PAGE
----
“We have solid really batting so if we can string some hits together, we will be a hard team to beat,” Nell said. “We were in the States and we put up five to 10 runs most games. If our pitching and defence can back that up, it will be tough for other teams to come close.”
Nell said her greatest growth of late has come in how she relates to her teammates. The younger sister of former Brandon Wheat Kings forward Meyer Nell said she doesn’t want to be a passive presence.
“I definitely take responsibility for being a leader on the team, even if I don’t necessarily have to,” Nell said. “I think, especially as a pitcher, that’s my main role. I take it upon myself to do things other people aren’t doing at the time. I will go down in my basement or go to the diamonds in Boissevain and I’ll put the work in when nobody else just so I can help my team and have my best game when the time comes and it matters most.
“Even at the plate, you just have to put the work in.”
Faron Asham has coached Nell two of the past three seasons with the Magic. He said she brings as much off the field as she does on.
“Nelly is a special player,” Asham said. “She’s rightfully been put on a pedestal from the beginning. She has all the tools in the world, a hard worker with a work ethic second to none.”
“Humility is one of her strengths,” he added. “She comes to work and knows she is a good player — everybody else knows she’s a good player — but she’s not going to prance around. She’s going to run the sprints or run the poles and do the warmups and go through all the every-days. She’s part of the team and she certainly leads by example.”
In a recruiting video Nell posted to Twitter in March 2021, she said her fastball has reached speeds of 106 km/h, with her rise ball and drop ball both topping 101 km/h. Her off-speed pitch is 30 km/h slower.
Asham said she is a formidable pitcher.
“When you talk about a mound presence in softball, she’s got it in the circle,” Asham said. “She’s physically imposing, she throws it, waits for the catcher to get it back and is ready to go again. She has a vast array of pitches she can throw at any time in the count, is confident with her fastball.
“Like any young pitcher, her changeup still needs to develop a little bit more but she’s not afraid to throw it, which is a big step in her development. She wants the ball and she’s going to get you out.”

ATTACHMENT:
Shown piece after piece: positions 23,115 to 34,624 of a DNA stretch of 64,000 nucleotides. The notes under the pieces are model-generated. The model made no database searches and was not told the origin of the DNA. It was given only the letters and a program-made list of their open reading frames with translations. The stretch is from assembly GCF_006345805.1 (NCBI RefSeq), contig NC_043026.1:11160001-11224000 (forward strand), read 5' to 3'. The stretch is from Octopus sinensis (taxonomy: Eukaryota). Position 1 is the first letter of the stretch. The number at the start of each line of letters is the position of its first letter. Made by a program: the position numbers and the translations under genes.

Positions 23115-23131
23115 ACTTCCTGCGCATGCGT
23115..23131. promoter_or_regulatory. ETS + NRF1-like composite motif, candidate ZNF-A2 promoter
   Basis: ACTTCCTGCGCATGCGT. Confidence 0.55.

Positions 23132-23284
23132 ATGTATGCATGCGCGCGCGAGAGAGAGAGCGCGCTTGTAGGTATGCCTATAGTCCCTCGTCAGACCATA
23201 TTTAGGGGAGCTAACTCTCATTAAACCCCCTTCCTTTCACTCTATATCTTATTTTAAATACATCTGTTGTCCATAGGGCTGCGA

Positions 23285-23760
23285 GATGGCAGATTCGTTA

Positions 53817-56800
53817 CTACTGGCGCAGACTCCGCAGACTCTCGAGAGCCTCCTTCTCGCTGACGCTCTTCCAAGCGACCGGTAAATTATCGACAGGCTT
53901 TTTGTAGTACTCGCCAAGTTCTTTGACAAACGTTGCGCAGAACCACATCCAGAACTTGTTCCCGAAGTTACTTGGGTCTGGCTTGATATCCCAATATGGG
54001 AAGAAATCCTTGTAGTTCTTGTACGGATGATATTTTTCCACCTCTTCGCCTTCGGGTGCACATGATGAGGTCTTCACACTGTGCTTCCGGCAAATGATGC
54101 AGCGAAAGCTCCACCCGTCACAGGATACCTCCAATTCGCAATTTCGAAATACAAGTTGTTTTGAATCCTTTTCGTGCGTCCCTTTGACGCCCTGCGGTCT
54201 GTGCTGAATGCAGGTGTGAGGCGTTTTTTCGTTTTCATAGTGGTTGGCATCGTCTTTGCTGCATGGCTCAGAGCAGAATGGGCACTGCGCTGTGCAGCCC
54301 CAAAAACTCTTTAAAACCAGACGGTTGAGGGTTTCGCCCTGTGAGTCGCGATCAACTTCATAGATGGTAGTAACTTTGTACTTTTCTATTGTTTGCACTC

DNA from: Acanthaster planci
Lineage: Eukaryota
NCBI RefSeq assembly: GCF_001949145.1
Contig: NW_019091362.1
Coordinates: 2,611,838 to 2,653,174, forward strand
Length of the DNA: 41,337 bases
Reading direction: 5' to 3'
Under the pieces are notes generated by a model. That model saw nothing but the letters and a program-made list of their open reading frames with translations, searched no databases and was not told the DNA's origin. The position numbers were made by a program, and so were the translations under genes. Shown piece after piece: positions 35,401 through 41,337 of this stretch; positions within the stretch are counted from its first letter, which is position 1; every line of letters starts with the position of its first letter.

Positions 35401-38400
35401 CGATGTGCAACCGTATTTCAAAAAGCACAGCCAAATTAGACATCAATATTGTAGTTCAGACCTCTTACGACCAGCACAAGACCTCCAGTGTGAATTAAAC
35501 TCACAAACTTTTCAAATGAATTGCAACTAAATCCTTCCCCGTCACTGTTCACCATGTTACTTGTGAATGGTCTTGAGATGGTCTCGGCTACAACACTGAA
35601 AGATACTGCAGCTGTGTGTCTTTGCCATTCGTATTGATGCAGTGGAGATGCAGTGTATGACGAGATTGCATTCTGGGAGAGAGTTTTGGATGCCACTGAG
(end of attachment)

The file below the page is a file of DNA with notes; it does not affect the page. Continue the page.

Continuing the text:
He noted that she is also a very good hitter who has developed more of a power stroke this year.
The young pitcher potentially has a lot riding on the Canada Summer Games. American recruiters are sure to be on hand as the top teenage softball players from across the country take to the field, but Nell certainly isn’t focusing on that side of the equation.
“It’s always good to show people that you put the work in and can do it and come out on top, but I think it’s about playing for something bigger than yourself,” Nell said. “We want to put Manitoba on the map and definitely pave the way for softball players coming up. That’s what is most important.”
She is four weeks from a significant development in that process, because recruiters from NCAA Division 1 schools can begin to contact her on Sept. 1 when she enters Grade 11. Junior college and Division 2 can begin earlier, so she’s already heard from them.
After the Games end, Nell will be headed straight to Montreal to join the Magic at nationals.
That tournament runs from Aug. 17-21 and then Nell, who has already played in three national championships — including a U19 event when she was still just 13 — can finally get some rest.
“I’ll definitely take a bit of a break,” Nell said with a laugh. “It’s been a long summer for sure. But then the recruitment process kicks into high gear when September hits so I might try to go to some college camps and just do some networking.”
» Twitter: @PerryBergson